Many tourists never make it to Volterra – too far off the Rome-Florence-Venice axis. Some make it as far west as San Gimignano. But, as the locals will not hesitate to tell you, for the extra 20 km it takes to get from San Gimignano to Volterra you’ll be visiting a much more interesting town with over 3,000 years worth of things to look at.
For starters there is the Etruscan Porta all’Arco, circa 4th century BC. Maybe even earlier. In any event it’s so old nobody seems to know for sure what the three heads on the arch represent – Zeus and the Argonaut twins? Castor and Pollux? Minerva and a couple of other Roman goddesses? Or perhaps they are in memory of labourers who lost their lives during construction of the arch. Or a reference to the custom of affixing the heads of vanquished enemies to the town gates as a deterrent to future assailants.
If the Romans are more your thing, there’s the Roman Theatre outside the town walls.
And then there’s Volterra’s rock – alabaster. It’s been mined from the quarries surrounding the town since the time of the Etruscans. They carved the translucent rock into cinerary urns. Many are on display in the Museo Guarnacci.
Who knows what the Etruscans, who used the alabaster for elegant funerary urns, would think of some of the modern day creations? The fruit for example. I can’t resist. They are so life-like. Every visit I add to my collection. So far I have a bunch of grapes, a fig, a pear, a couple of lemons and an orange.
If Palazzo dei Priori looks somewhat familiar to you – good eye! The Florentines used it as a model for their city hall, Palazzo Vecchio. Unfortunately, for the hapless citizens of Volterra, the Florentines weren’t content with just plagiarizing the design of their city hall. They wanted in on the lucrative alabaster market. Actually, in typical Florentine style, they wanted to control it, so they sent down a series of Governors whose main job, apart from collecting ever more onerous taxes, was to keep production as low as possible, thereby artificially keeping prices – and profits, which they would keep – high. Sound familiar? In any event, after about a hundred years of this, the Volterrans rebelled. They were of course no match for Lorenzo dei Medici’s ambitions and were brutally suppressed.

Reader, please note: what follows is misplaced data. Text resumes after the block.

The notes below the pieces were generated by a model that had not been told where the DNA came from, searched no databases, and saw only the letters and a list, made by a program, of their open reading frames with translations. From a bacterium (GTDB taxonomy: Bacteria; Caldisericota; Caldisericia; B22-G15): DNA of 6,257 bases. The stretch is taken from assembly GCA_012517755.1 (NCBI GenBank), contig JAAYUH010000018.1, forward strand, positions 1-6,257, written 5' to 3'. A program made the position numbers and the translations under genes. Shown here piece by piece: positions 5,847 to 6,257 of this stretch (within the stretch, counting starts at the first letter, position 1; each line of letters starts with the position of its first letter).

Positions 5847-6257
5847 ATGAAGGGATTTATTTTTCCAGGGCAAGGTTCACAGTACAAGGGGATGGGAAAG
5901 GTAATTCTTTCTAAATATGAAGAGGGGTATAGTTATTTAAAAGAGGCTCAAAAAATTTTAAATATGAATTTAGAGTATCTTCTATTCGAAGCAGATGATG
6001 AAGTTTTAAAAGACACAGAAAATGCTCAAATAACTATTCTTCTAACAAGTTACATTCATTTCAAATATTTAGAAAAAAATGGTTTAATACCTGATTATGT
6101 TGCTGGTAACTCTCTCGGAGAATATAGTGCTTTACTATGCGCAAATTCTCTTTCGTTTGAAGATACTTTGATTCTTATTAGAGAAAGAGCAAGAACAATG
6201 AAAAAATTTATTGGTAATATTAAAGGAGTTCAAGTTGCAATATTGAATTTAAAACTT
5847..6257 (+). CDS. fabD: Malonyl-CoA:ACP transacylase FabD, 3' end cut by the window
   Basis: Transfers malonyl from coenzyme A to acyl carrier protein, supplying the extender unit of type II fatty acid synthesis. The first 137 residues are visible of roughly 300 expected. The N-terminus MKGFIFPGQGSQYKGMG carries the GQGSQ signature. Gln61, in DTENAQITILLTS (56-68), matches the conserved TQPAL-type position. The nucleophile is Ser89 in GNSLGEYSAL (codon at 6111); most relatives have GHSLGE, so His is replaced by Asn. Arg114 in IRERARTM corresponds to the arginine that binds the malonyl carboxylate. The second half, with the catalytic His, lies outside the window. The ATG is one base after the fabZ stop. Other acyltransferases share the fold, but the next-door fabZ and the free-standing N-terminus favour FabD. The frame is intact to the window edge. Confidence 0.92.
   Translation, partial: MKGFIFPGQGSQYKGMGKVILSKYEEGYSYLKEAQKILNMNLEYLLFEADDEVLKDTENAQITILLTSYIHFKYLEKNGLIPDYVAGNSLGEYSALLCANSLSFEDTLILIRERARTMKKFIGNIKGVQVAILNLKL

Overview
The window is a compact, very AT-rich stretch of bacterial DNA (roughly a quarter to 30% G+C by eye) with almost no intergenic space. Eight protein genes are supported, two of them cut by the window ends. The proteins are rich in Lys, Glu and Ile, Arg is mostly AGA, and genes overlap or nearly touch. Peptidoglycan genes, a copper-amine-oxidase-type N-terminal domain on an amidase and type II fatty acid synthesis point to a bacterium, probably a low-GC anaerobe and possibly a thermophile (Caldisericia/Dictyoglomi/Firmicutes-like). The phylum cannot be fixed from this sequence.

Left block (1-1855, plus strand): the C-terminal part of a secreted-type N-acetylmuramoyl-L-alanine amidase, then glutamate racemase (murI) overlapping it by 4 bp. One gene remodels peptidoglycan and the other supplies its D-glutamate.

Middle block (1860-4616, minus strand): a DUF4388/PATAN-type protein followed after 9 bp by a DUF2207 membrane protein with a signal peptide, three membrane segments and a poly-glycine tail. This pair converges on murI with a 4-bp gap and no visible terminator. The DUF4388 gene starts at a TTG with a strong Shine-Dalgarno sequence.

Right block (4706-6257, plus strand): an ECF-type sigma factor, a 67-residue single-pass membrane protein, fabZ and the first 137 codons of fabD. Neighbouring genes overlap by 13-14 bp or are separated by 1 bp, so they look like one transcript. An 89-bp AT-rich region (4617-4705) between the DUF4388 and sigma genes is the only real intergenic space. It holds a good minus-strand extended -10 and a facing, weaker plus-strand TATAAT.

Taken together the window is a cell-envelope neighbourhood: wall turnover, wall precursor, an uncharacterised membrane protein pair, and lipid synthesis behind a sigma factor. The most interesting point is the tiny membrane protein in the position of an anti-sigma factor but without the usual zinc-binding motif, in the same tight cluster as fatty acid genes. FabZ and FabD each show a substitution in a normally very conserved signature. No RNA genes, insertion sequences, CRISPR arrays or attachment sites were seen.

Mercifully, as I found out a few minutes later, the only violence around Palazzo dei Priori this Sunday would be a highly organized, and presumably bloodless competition involving one of the weapons from that era.
As I made my way to Piazza dei Priori the town was still sleeping. Just a few anziani – there’s a word that makes ‘elderly’ seem a little less harsh – and a few restaurant staff tidying things up. It was eerily quiet. The narrow, cobblestone alleys were still cast in deep shade, making it easier to imagine what it would have been like here during the Middle Ages.
To avoid posters being plastered all over the place, many towns have a special area allocated to public announcements, news, even death notices, which, despite strong regional differences, are surprisingly uniform in appearance. Italy was officially declared a unified country in 1871, but you don’t have to spend much time here to realize that it is a work in progress. Maybe death is the ultimate unifier.
One of the posters in particular caught my eye – 110th Balestro del Girifalco. Domenica 26 maggio. Uh oh. A festival. Today. Call me a curmudgeon, but festivals mean traffic jams and jostling crowds and restaurants fully booked by locals in the know. The atmospheric quiet would not last much longer. As I got nearer to the piazza the sound of preparations already underway got louder and louder.
And the vultures? Fans of the ‘Twilight’ series by Stephanie Meyers will know the answer to that. Volterra was the ancient residence of the Volturi. Saint Marcus’ Day is still celebrated in honour of Marcus, the Volturo who supposedly rid the city of all its vampires with his home-made brew of garlic and other vampire repellents.
Fans and locals were very upset when they learned that ‘New Moon’ would be filmed, not in Volterra, but in another medieval hilltop town, Montepulciano, about an hour’s drive to the south east. Relations between the two towns deteriorated even further when the citizens of Volterra found out that one of the reasons given for the change in filming location was that Montepulciano was considered ‘more beautiful’.
Next stop – another of these history-drenched medieval towns – San Gimignano.